and parasite control, by Dr. Mike Purvis, Extension veterinarian at
Florida A&M University, and will include demonstrations on how to
give vaccinations and deworming, as well as an explanation on how
to use body-conditioning scores.
Forage nutrition for small ruminants will be the focus of semi-
nars at 2 p.m. each day. Discussions will include feeding and pasture
management, and how forage analysis can help in choosing quality
hay. Samples of feeds and forages will also be on display. Speakers
will include Henry Dorough from Alabama Extension, Oct. 17; Ani-
mal Scientist Nar Gurung and Extension Agent Alphonso Elliott, both
from Tuskegee University, Oct. 18 and 19. The final demonstration
at 3 p.m. each day will be another goat milking demonstration by
Carlton Green of Fort Valley State University.
Sheep and goat farming: rewards, challenges
THE HOSS TOOLS Sustainable Living Center is a 15,000 square foot area
that includes an ultra-popular 12,000 square foot demonstration garden.
It’s located inside the Sunbelt Agricultural Expo on Block WB- 7.
The fan favorite garden is considered one of the most beautiful in
the Southeast. It is maintained and manicured by Greg Key, owner and
operator of Hoss Tools. He uses his quality tools in every aspect of garden preparation, planting, and maintenance.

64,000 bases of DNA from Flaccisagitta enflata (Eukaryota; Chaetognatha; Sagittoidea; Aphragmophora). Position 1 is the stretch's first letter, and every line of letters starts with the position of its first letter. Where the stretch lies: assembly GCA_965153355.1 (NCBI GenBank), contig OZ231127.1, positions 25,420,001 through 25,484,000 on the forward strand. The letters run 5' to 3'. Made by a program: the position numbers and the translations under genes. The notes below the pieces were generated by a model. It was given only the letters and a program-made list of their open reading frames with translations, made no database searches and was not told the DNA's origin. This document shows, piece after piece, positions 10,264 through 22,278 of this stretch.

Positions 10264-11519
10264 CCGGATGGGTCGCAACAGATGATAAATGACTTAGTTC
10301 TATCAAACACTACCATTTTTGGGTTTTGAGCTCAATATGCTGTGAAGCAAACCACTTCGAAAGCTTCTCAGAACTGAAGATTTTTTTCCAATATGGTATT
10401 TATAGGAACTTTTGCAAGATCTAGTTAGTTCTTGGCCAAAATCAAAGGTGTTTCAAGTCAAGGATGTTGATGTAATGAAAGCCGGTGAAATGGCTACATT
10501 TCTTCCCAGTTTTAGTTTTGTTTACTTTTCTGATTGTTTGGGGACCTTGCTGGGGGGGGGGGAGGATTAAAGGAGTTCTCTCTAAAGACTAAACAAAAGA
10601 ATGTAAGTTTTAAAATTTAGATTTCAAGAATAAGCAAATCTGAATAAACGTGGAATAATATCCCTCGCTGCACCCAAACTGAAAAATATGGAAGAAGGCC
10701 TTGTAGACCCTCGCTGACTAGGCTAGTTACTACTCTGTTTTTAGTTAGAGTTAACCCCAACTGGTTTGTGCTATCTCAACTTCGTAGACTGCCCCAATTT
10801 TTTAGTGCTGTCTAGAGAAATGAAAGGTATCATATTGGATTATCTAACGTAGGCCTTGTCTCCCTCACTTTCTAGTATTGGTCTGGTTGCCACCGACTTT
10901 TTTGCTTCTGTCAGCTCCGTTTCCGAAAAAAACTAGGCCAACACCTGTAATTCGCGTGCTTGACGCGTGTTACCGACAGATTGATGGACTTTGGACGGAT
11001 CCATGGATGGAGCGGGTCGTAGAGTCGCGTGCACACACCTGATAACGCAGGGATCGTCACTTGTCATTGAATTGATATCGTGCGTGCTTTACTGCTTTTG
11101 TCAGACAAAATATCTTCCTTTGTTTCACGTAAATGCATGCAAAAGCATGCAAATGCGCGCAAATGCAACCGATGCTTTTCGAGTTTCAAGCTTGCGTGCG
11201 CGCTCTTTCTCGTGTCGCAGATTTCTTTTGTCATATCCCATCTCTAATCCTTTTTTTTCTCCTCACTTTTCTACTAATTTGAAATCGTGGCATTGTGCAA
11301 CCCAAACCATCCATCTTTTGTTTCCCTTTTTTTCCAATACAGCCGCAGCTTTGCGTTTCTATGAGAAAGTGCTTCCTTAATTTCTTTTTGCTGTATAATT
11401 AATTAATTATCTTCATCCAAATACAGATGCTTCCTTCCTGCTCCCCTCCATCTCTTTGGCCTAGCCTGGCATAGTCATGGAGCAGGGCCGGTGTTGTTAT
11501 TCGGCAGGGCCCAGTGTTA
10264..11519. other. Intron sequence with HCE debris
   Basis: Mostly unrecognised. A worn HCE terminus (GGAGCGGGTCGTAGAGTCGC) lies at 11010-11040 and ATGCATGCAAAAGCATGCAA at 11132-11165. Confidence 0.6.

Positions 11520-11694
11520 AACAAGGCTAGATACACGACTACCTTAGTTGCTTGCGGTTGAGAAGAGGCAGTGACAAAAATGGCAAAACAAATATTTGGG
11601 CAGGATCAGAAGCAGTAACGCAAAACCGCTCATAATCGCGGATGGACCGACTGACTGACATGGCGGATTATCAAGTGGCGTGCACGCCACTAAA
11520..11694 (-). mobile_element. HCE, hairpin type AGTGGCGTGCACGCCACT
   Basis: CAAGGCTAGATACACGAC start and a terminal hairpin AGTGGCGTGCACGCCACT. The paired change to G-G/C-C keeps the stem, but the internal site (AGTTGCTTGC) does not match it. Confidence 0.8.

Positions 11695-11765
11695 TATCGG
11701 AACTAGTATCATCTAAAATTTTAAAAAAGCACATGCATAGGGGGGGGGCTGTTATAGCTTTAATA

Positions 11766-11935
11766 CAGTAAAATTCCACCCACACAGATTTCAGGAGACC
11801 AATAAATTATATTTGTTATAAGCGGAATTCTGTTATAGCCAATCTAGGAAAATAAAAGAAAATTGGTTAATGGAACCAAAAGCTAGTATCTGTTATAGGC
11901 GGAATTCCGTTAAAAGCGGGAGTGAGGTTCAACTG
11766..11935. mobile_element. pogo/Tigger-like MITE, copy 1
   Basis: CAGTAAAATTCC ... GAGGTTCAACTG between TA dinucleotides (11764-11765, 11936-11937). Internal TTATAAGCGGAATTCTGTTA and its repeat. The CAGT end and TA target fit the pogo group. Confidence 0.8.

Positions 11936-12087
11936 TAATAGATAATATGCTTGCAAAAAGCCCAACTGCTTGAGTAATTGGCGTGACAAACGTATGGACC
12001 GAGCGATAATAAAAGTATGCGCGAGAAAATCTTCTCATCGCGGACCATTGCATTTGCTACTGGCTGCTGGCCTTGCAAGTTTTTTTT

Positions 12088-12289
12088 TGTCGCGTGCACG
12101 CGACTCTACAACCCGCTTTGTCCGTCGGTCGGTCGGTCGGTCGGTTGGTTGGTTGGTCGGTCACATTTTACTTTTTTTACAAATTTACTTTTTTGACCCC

For over 30 years, Key has been involved in horticulture and agriculture. An expert in organic and small-scale production, he has been at
the forefront of the local food movement. He enjoys studying the processes of food production and educating people about how to achieve
the goal of growing healthy, local food.
gardening being one
of his favorite hobbies,
he founded Hoss Tools
in 2009, with the goal
of manufacturing and
selling high quality,
American-made garden tools. Today, Hoss
Tools provides gardening tools and supplies to people all over the world, helping them to grow their own food.
The Hoss Tools Demonstration Garden contains a wide variety of
crops provided by Johnny’s Seeds, including new and upcoming crop
varieties and old staple varieties that are beloved and familiar to everyone. Visitors can meander among a variety of raised and traditional
beds, featuring new and heirloom okra varieties, lettuce varieties that
grow well in warm southern climates, varieties of kale, radishes, and
beautiful cut flowers.
Gardeners can see and learn about which cover crops can help fight
nematodes, and will have the opportunity to “test drive” the company’s
Wheel Hoes and Garden Seeders to see how much time and energy they
can save in their own gardens.
The Georgia Metals Exhibitor’s Pavilion at the Hoss Tools Sustainable Living Center links visitors to exhibitors with a wide variety of
products to help “grow your own food.” Items for sale include garden
tools, vegetable seeds, compost, and other sustainable products to
help maximize the potential of your garden.
New in the Georgia Metals Exhibitor’s Pavilion this year will be the
Georgia Citrus Association. They will offer citrus trees and satsuma jelly
and syrup. For at-home gardeners and small-scale farmers, the Hoss Tools
Sustainable Living Center is a must-see.
Be sure to see the Hoss Tools